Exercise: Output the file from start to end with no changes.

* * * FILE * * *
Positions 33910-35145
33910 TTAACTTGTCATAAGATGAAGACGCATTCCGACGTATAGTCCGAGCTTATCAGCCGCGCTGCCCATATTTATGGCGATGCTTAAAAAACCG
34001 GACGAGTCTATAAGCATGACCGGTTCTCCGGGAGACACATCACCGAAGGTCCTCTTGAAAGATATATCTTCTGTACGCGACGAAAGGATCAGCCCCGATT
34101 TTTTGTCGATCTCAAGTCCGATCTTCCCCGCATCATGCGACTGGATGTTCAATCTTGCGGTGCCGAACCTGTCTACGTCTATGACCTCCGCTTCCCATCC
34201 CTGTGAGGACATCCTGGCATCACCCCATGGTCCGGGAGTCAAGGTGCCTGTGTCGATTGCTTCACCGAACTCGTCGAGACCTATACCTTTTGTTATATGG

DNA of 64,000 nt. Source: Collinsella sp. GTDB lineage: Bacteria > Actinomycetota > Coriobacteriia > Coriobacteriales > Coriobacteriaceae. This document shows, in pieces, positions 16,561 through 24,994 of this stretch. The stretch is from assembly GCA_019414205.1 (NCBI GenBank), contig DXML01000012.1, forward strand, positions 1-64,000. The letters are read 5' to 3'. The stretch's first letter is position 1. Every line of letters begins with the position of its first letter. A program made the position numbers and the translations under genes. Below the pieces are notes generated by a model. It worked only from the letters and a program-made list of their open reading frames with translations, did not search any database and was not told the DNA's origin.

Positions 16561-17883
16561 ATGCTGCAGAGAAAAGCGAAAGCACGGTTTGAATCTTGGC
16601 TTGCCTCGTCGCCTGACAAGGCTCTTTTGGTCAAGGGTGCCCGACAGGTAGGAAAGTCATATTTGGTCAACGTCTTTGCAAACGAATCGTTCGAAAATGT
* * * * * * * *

Positions 33910-35145
33910 TTAACTTGTCATAAGATGAAGACGCATTCCGACGTATAGTCCGAGCTTATCAGCCGCGCTGCCCATATTTATGGCGATGCTTAAAAAACCG
34001 GACGAGTCTATAAGCATGACCGGTTCTCCGGGAGACACATCACCGAAGGTCCTCTTGAAAGATATATCTTCTGTACGCGACGAAAGGATCAGCCCCGATT
34101 TTTTGTCGATCTCAAGTCCGATCTTCCCCGCATCATGCGACTGGATGTTCAATCTTGCGGTGCCGAACCTGTCTACGTCTATGACCTCCGCTTCCCATCC
34201 CTGTGAGGACATCCTGGCATCACCCCATGGTCCGGGAGTCAAGGTGCCTGTGTCGATTGCTTCACCGAACTCGTCGAGACCTATACCTTTTGTTATATGG

DNA of 64,000 nt. Source: Collinsella sp. GTDB lineage: Bacteria > Actinomycetota > Coriobacteriia > Coriobacteriales > Coriobacteriaceae. This document shows, in pieces, positions 16,561 through 24,994 of this stretch. The stretch is from assembly GCA_019414205.1 (NCBI GenBank), contig DXML01000012.1, forward strand, positions 1-64,000. The letters are read 5' to 3'. The stretch's first letter is position 1. Every line of letters begins with the position of its first letter. A program made the position numbers and the translations under genes. Below the pieces are notes generated by a model. It worked only from the letters and a program-made list of their open reading frames with translations, did not search any database and was not told the DNA's origin.

Positions 16561-17883
16561 ATGCTGCAGAGAAAAGCGAAAGCACGGTTTGAATCTTGGC
16601 TTGCCTCGTCGCCTGACAAGGCTCTTTTGGTCAAGGGTGCCCGACAGGTAGGAAAGTCATATTTGGTCAACGTCTTTGCAAACGAATCGTTCGAAAATGT